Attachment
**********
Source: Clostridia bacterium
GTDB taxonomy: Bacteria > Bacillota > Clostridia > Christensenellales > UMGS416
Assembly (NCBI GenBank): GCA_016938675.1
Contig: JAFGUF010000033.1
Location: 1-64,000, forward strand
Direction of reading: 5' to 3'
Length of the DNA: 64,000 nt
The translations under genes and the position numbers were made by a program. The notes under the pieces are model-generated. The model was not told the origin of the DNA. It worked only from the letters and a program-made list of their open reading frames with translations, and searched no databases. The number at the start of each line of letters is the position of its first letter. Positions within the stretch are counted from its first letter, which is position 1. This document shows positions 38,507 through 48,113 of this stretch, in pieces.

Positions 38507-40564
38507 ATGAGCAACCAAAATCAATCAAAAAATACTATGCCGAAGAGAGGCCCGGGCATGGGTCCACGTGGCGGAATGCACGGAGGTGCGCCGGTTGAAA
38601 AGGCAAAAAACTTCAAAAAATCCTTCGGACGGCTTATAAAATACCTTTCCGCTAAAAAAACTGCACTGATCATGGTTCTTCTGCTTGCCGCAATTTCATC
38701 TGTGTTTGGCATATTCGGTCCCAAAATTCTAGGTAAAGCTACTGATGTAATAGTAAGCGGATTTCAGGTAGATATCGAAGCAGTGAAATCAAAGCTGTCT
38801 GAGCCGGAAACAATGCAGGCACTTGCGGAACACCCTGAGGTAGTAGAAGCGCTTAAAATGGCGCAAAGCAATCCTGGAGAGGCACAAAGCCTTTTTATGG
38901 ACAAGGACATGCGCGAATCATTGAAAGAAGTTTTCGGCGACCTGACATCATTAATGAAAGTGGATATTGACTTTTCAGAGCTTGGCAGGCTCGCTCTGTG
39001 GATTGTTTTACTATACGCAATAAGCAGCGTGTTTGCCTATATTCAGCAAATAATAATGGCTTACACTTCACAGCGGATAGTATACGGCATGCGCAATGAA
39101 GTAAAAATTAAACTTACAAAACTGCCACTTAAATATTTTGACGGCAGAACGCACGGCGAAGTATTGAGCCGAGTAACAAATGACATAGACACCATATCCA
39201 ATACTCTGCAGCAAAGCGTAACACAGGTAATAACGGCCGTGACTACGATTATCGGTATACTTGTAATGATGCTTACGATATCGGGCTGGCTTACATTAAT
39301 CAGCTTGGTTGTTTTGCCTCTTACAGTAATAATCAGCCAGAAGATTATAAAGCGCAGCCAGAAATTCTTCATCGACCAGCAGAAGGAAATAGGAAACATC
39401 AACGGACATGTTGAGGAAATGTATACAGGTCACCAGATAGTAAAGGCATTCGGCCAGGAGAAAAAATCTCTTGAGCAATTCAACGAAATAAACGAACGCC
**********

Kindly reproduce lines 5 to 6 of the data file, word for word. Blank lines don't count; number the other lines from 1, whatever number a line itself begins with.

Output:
Location: 1-64,000, forward strand
Direction of reading: 5' to 3'